I knew this was coming, I am glad it is here. But remember, I believe DKos is like a data shark, it most keep moving forward or it will die. Your foot is in the gate, now throw the locks and flood the halls and knock down the ivory towers, as a community. Always as community, which uses the gifts of the information age to pull the best and brightest of America together for the common goal of bringing democracy back to the people, for the people, by the people.

This is what makes the mainstream media and gatekeepers so anxious, even though they do not know why yet. Because with a wiki/pagerank network-based community, we gather and assimilate information together, deciding what the real issues and constructs are, how we should move forward with our collective idea, and they will never again be allowed to spoon feed us the party line. Because now the people can act as a we.

Guard against schadenfreude, and especially again laurel resting. And never, ever, forever-ever become a one-issue pony. That would break the model, which broke the mold.

I, and other historical writers, are watching and waiting.

Cross-published in my book, Life in the Americas at the Turn of the Millennium, set to be published in 2040.

Originally posted to pinche tejano on Wed Aug 09, 2006 at 12:01 PM PDT.


The future of wiki/pagerank network-based communities will be:

8%1 votes
66%8 votes
16%2 votes
8%1 votes

| 12 votes | Vote | Results

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Comment Preferences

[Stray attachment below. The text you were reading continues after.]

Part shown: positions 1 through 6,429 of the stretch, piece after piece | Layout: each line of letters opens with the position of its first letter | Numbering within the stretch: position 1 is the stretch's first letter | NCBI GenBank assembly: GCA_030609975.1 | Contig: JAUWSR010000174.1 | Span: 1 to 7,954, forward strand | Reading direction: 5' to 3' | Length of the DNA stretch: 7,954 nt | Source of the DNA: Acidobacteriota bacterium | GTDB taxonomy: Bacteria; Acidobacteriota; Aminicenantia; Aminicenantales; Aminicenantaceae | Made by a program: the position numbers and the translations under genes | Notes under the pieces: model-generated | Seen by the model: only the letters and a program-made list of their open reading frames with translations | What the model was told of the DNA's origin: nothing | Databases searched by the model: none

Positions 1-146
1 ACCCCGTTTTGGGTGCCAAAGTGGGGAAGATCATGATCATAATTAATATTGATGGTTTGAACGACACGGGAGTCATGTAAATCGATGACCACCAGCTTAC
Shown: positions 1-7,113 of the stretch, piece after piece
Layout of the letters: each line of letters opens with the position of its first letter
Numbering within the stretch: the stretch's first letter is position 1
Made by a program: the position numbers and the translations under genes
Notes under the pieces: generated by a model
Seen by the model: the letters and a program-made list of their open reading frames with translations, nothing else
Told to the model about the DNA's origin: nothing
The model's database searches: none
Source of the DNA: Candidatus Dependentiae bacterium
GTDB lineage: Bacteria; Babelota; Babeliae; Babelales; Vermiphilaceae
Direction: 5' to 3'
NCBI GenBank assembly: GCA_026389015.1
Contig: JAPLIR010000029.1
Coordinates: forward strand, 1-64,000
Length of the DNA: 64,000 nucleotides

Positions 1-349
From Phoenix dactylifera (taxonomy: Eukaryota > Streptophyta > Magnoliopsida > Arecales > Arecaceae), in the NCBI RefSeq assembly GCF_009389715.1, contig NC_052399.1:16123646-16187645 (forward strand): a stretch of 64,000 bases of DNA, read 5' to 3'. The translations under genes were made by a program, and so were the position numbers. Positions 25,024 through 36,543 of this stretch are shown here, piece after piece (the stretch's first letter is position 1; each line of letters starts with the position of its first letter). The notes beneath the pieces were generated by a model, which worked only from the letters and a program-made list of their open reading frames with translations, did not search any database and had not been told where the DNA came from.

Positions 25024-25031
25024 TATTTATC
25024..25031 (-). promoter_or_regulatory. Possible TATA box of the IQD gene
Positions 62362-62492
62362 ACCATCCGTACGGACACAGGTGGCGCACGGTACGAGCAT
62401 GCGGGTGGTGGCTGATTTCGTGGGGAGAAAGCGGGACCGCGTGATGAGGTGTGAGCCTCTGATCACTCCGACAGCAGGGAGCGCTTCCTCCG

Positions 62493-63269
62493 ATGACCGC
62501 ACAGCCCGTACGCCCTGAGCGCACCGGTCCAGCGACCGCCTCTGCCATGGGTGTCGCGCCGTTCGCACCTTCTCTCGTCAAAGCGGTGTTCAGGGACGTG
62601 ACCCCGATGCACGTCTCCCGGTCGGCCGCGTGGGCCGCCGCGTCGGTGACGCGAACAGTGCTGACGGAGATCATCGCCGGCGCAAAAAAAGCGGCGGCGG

•  I know historians are suppose to be objective (6+ / 0-)

    but I couldn't help getting involved.

    Sorry about all the muddy boots in your diaries.

    BTW, the one trick the pony is doing right now is Lamont, there are 49 more states to capture...

    Move, data shark, move! Get all the mother fucking snakes off this god damn plane.

    Brazoria, where Texas began, still awaits to play its hand.

    by pinche tejano on Wed Aug 09, 2006 at 11:54:42 AM PDT

  •  yes, indeed (1+ / 0-)
    Recommended by:
    pinche tejano

    "Because now the people can act as a we."

    I remember one of the most striking experiences of delving into early Daily Kos was -- over and over again -- finding posts that offered up arguments and information that were EXACTLY what I had just been thinking myself.

    I'm used to it now, but I haven't forgotten what an awesome new experience that was, and I know new people have that same experience here every day.

    thanks for your diary, and maybe just maybe, I'll still be around in 2040 to buy your book and fondly reminisce.

    here's an apropos link from Jeff Cohen, "Lamont's Victory -- A Media Defeat"

  •  here's how this has effected me (3+ / 0-)
    Recommended by:
    cookiesandmilk, saluda, pinche tejano

    I live in a deep red state with Republican representation. Suddenly, I'm able to find and support people I agree with all over the country. I consider each of them to be my representative.I don't have to wait for a viable local candidate, although we do need to grow them.
    Geographic distribution of representation no longer rules the day. My representative may be in Illinois or Connecticut. I can't vote for them, but can support them and donate to their campaigns.

    The only thing we have to fear is fear itself. Roosevelt Neo-cons

    by 35fan on Wed Aug 09, 2006 at 12:15:37 PM PDT

    •  I agree (1+ / 0-)
      Recommended by:
      pinche tejano

      I'm a big supporter of people out of my state, but in my ballpark ideologically. One of the reasons I'm such a big fan of the 50 State Strategy is that I believe there is a large, underserved population of people who want to be and vote Democratic, but don't have a network of support in their lives to do so.

      dkos is that network.

      We enable that majority who agree with our values and ideas, and we can do anything. We're the REAL moral majority.

  •  most people who spend time here (4+ / 0-)